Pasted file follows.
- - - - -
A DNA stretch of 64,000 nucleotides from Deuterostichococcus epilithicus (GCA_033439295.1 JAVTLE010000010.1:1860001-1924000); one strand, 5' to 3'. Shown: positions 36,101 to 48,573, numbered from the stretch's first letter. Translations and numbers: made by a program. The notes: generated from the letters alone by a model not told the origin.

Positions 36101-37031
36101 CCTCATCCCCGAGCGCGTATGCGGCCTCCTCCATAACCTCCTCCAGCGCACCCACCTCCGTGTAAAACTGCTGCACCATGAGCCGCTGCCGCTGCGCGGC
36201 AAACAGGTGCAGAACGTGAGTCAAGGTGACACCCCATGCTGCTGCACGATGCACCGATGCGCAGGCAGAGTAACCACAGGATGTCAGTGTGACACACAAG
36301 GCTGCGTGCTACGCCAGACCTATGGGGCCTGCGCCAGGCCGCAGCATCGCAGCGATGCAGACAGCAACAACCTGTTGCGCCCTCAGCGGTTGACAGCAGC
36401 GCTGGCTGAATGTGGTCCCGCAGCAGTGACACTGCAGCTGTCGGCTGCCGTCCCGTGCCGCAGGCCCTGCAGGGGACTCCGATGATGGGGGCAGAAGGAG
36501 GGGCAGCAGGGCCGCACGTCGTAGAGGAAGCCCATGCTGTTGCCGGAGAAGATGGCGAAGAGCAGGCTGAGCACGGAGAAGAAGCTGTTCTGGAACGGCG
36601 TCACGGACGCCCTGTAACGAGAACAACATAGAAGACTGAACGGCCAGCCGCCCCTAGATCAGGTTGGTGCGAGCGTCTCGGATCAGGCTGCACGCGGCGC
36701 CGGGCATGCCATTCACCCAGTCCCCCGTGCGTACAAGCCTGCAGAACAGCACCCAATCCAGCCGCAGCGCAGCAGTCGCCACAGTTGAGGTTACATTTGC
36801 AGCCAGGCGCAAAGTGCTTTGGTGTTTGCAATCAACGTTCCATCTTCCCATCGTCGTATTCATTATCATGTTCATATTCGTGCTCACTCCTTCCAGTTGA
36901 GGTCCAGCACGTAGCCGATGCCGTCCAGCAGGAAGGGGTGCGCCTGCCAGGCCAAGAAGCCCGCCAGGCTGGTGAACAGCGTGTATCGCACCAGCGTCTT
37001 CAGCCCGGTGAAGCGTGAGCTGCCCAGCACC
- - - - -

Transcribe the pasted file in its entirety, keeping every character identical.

A DNA stretch of 64,000 nucleotides from Deuterostichococcus epilithicus (GCA_033439295.1 JAVTLE010000010.1:1860001-1924000); one strand, 5' to 3'. Shown: positions 36,101 to 48,573, numbered from the stretch's first letter. Translations and numbers: made by a program. The notes: generated from the letters alone by a model not told the origin.

Positions 36101-37031
36101 CCTCATCCCCGAGCGCGTATGCGGCCTCCTCCATAACCTCCTCCAGCGCACCCACCTCCGTGTAAAACTGCTGCACCATGAGCCGCTGCCGCTGCGCGGC
36201 AAACAGGTGCAGAACGTGAGTCAAGGTGACACCCCATGCTGCTGCACGATGCACCGATGCGCAGGCAGAGTAACCACAGGATGTCAGTGTGACACACAAG
36301 GCTGCGTGCTACGCCAGACCTATGGGGCCTGCGCCAGGCCGCAGCATCGCAGCGATGCAGACAGCAACAACCTGTTGCGCCCTCAGCGGTTGACAGCAGC
36401 GCTGGCTGAATGTGGTCCCGCAGCAGTGACACTGCAGCTGTCGGCTGCCGTCCCGTGCCGCAGGCCCTGCAGGGGACTCCGATGATGGGGGCAGAAGGAG
36501 GGGCAGCAGGGCCGCACGTCGTAGAGGAAGCCCATGCTGTTGCCGGAGAAGATGGCGAAGAGCAGGCTGAGCACGGAGAAGAAGCTGTTCTGGAACGGCG
36601 TCACGGACGCCCTGTAACGAGAACAACATAGAAGACTGAACGGCCAGCCGCCCCTAGATCAGGTTGGTGCGAGCGTCTCGGATCAGGCTGCACGCGGCGC
36701 CGGGCATGCCATTCACCCAGTCCCCCGTGCGTACAAGCCTGCAGAACAGCACCCAATCCAGCCGCAGCGCAGCAGTCGCCACAGTTGAGGTTACATTTGC
36801 AGCCAGGCGCAAAGTGCTTTGGTGTTTGCAATCAACGTTCCATCTTCCCATCGTCGTATTCATTATCATGTTCATATTCGTGCTCACTCCTTCCAGTTGA
36901 GGTCCAGCACGTAGCCGATGCCGTCCAGCAGGAAGGGGTGCGCCTGCCAGGCCAAGAAGCCCGCCAGGCTGGTGAACAGCGTGTATCGCACCAGCGTCTT
37001 CAGCCCGGTGAAGCGTGAGCTGCCCAGCACC